South Africa’s Climate Change Bill Fundamentally Flawed and a Massive Let Off for Heavy Carbon Emitters

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  • South Africa: Just Share, a non-profit shareholder activism organisation, has submitted comments on the Climate Change Bill to the Parliamentary Portfolio Committee on Environment, Forestry and Fisheries (“the Committee”).
  • Their submissions focus on the compliance and enforcement provisions in the Bill, which are wholly inadequate to ensure that South Africa plays its part in limiting global greenhouse gas (GHG) emissions to as close to 1.5 degrees Celsius as possible.

The Bill contains only one criminal offence – the failure by an emitter allocated a carbon budget (which prescribes the maximum amount of GHG emissions it may emit), to provide the Minister of Environment, Forestry and Fisheries (“the Minister”) with a GHG mitigation plan (which sets out how the emitter will comply with that carbon budget). The Bill does not identify a single other violation and contains no other mechanisms to hold emitters accountable.

In other words, once a GHG mitigation plan has been submitted to the Minister, there are no mechanisms for the Minister or her department to hold emitters accountable for failure to comply with it.

There is overwhelming evidence of the enormous scale of the climate crisis and the urgency to take effective steps to limit GHG emissions as quickly as possible. Despite this, and despite the evidence of the devastation already wrought by climate change, the global policy response to climate risk has been weak and inadequate. New fossil fuel projects continue to be authorised, and emissions continue to rise. Unprecedented lobbying activity – by the fossil fuel industry and associated industry associations – to weaken, delay, and oppose climate-related regulation, has played a key role in this global failure to act.

In South Africa, corporate pushback and lobbying by fossil fuel interests have achieved the extension by three years of the first phase of the carbon tax. This first phase is extremely weak, making provision for big emitters to receive between 60% and 95% tax allowances such as rebates or exemptions. The second, more stringent phase of the carbon tax, which was supposed to kick in in 2023, will now not do so until 2026. Given the effectiveness of lobbying against the tax, there is no guarantee that it will not be even further delayed.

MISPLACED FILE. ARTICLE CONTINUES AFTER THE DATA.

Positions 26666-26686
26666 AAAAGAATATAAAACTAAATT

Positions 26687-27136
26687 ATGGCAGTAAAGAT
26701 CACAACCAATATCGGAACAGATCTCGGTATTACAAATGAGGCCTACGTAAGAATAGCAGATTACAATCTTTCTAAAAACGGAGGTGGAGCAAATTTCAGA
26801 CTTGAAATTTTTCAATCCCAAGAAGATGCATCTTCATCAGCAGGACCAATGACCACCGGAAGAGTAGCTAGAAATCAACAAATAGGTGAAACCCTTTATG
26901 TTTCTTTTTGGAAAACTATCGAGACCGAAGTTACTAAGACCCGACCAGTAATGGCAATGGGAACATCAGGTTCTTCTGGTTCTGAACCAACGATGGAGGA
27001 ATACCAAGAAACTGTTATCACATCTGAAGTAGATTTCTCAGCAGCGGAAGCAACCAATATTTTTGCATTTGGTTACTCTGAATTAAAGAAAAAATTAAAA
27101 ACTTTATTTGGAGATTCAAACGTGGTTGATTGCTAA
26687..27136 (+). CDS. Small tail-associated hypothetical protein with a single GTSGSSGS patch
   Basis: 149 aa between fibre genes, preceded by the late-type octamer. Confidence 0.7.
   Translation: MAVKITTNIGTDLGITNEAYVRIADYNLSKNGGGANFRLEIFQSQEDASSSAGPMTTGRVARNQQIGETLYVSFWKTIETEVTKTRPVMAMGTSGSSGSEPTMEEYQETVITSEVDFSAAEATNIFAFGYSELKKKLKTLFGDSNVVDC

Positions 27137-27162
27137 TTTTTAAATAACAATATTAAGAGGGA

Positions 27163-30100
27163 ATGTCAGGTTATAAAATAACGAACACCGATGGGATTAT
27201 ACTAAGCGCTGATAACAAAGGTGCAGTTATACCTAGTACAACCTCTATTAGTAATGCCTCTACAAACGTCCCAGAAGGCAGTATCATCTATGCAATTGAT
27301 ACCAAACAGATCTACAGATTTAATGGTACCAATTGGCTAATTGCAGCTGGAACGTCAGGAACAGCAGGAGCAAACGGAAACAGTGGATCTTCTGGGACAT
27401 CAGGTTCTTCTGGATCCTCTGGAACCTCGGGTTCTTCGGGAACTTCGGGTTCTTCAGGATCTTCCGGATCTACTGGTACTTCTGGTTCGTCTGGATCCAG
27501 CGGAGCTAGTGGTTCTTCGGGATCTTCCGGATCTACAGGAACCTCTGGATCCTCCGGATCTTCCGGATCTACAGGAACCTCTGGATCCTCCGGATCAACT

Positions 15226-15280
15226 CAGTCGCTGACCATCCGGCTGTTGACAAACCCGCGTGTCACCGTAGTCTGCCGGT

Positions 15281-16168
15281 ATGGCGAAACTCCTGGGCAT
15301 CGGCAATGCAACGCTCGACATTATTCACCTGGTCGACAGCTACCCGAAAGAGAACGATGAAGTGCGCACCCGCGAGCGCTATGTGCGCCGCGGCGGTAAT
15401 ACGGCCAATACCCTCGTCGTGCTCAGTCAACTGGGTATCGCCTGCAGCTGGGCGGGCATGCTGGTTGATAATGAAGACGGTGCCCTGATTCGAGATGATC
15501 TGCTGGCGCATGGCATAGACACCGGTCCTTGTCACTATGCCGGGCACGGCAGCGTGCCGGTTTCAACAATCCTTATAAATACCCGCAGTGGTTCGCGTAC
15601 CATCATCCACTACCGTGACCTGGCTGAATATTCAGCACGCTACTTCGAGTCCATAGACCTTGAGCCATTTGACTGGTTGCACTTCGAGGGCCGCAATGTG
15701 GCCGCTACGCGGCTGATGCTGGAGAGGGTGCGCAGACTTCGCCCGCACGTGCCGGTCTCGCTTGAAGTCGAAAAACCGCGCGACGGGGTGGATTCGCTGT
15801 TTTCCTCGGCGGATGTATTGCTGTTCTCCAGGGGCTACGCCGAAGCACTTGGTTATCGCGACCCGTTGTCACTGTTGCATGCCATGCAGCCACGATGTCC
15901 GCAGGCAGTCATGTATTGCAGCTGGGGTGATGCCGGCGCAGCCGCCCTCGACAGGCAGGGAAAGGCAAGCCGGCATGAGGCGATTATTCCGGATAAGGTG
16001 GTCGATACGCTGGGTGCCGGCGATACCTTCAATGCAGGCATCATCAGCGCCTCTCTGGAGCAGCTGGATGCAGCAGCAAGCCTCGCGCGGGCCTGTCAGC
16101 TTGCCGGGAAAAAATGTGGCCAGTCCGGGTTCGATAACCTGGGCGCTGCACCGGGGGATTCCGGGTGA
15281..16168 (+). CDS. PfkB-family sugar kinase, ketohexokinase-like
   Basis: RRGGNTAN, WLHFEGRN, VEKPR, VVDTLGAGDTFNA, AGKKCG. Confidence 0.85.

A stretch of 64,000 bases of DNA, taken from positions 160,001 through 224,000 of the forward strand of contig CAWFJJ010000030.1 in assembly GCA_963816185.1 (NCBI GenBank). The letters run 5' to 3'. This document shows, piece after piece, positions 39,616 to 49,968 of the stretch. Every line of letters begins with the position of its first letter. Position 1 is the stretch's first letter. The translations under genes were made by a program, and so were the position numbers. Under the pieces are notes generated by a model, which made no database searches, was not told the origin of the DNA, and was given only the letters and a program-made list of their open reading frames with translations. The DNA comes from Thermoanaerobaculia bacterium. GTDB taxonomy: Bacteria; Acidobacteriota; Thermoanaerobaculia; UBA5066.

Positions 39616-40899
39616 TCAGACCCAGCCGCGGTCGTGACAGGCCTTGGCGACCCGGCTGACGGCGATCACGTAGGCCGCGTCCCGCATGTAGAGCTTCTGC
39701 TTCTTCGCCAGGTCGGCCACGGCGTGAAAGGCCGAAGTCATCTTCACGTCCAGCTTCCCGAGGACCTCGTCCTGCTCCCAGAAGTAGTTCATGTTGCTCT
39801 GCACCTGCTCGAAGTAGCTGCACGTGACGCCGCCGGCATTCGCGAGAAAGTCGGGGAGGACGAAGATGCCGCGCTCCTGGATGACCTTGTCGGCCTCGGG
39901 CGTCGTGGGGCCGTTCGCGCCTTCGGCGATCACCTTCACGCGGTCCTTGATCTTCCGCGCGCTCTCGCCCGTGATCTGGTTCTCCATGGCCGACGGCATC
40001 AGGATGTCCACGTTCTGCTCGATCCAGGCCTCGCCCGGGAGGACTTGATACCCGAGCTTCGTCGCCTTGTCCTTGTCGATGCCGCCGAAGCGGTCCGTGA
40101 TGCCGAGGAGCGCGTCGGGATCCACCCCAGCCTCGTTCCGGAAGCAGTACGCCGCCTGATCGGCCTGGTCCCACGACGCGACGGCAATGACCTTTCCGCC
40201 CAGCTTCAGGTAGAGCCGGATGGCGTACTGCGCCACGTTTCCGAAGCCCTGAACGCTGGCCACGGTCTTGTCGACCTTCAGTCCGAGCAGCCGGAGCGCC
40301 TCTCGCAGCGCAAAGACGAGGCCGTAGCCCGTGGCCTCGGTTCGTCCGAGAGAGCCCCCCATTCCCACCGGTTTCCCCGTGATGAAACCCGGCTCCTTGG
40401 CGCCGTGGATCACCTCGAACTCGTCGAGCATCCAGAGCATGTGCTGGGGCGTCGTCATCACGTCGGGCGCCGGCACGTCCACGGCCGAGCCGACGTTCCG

The Minister of Finance in the 2022 Budget Speech referenced a higher carbon tax rate on emissions exceeding a company’s carbon budget. However, while this provision appeared in a previous version of the Bill, it is not contained in the current version. No public explanation has been provided for this omission.

It appears that mandatory carbon budgets in terms of the Bill will now also be postponed until 2026. In other words, there will be more than three-and-a-half more years of emissions that will attract barely any carbon tax.

As stated in Just Share’s submissions on the Bill, a company’s failure to comply with its carbon budget or its GHG mitigation plan should attract significant penalties if the Bill is to have any impact at all. Exceeding a carbon budget should also be clearly linked to the requirement to pay additional carbon tax on excess emissions. Violators should be liable to have their authorisations revoked and company directors should face personal liability.

The provisions of the Bill apply to corporate entities, and as the Bill stands, there is little incentive to comply with it. By contrast, material benefits can accrue to a corporate offender which contravenes its provisions. Unless the risks and costs of non-compliance exceed the benefits, the Bill will be toothless.

The current Bill clearly does not go far enough to ensure accountability for those who contribute significantly to and/or exacerbate the impacts of the climate crisis. Just Share calls upon the Committee to introduce meaningful penalties and other compliance and enforcement provisions to ensure that the Bill is effective, and supports and strengthens our constitutional right to an environment not harmful to health and well-being.

Author: Bryan Groenendaal

Source: Just Share 


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